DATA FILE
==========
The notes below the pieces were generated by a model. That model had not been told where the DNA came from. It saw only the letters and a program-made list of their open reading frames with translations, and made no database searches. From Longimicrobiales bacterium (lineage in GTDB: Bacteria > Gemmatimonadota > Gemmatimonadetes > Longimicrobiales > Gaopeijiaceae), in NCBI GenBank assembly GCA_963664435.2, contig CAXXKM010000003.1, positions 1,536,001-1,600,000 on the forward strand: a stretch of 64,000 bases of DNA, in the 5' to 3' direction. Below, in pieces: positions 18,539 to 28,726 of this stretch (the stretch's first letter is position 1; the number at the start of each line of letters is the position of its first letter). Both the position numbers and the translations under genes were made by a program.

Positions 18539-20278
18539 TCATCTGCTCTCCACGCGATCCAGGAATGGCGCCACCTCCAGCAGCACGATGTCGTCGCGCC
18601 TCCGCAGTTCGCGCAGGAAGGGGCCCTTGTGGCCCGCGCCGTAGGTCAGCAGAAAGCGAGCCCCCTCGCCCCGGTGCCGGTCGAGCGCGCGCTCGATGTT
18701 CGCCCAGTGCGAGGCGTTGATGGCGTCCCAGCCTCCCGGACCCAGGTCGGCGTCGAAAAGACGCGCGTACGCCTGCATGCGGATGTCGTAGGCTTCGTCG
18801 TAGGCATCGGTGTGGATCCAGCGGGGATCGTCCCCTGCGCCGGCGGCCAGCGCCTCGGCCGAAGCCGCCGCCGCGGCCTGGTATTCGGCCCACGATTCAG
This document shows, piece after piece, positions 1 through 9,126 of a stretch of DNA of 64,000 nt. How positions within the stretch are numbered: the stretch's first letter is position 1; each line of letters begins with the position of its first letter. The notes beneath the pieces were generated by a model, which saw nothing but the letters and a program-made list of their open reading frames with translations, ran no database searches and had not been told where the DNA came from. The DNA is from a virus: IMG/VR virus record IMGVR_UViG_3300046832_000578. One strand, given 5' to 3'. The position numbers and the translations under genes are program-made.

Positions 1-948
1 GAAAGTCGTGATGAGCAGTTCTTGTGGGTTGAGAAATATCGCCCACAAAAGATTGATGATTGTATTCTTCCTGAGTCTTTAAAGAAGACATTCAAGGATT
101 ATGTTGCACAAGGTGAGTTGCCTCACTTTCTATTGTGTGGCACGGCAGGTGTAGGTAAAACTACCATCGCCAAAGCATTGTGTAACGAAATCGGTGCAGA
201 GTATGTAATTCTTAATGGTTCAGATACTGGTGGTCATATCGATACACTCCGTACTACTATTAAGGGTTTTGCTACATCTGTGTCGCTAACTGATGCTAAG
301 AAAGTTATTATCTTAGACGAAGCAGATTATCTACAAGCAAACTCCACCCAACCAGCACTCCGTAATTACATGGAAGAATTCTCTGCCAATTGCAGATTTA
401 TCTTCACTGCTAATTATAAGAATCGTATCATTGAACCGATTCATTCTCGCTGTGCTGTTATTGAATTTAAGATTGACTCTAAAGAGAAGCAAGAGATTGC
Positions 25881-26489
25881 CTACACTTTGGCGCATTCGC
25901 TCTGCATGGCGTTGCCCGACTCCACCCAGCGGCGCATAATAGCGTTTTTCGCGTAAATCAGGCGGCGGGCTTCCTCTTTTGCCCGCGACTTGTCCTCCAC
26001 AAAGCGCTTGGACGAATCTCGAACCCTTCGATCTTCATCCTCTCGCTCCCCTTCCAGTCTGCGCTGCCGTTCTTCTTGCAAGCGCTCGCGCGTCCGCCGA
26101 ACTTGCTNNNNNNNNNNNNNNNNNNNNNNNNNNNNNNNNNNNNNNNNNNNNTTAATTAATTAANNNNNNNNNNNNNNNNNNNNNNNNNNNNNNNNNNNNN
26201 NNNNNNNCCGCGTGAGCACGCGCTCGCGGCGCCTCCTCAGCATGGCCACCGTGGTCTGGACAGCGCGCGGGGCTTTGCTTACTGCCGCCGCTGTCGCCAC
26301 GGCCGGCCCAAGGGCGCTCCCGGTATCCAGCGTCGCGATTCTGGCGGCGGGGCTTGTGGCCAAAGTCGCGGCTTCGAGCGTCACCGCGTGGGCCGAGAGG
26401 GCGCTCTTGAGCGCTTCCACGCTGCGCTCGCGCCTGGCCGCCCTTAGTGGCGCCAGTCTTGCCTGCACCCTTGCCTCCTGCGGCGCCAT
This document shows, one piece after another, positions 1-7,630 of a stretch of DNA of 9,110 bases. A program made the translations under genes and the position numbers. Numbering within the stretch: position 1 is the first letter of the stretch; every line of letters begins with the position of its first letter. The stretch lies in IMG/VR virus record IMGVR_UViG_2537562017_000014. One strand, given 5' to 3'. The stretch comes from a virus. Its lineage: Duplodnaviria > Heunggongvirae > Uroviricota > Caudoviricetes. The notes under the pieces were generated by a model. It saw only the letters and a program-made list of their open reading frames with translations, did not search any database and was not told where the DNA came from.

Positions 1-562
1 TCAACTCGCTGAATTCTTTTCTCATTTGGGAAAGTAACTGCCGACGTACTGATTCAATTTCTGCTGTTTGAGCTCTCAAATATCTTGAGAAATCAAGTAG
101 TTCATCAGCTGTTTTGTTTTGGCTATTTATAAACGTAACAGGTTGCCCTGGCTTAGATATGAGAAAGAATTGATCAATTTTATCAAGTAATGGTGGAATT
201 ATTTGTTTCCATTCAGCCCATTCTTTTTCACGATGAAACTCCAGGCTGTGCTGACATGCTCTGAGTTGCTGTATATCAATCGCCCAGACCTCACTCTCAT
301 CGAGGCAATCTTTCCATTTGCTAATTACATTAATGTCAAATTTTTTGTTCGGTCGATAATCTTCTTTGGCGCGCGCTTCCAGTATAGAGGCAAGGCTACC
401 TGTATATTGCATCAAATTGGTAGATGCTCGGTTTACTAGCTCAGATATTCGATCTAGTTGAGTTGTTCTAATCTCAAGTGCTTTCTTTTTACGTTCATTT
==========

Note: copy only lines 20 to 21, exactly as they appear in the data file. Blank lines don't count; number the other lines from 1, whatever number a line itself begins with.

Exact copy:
26301 GGCCGGCCCAAGGGCGCTCCCGGTATCCAGCGTCGCGATTCTGGCGGCGGGGCTTGTGGCCAAAGTCGCGGCTTCGAGCGTCACCGCGTGGGCCGAGAGG
26401 GCGCTCTTGAGCGCTTCCACGCTGCGCTCGCGCCTGGCCGCCCTTAGTGGCGCCAGTCTTGCCTGCACCCTTGCCTCCTGCGGCGCCAT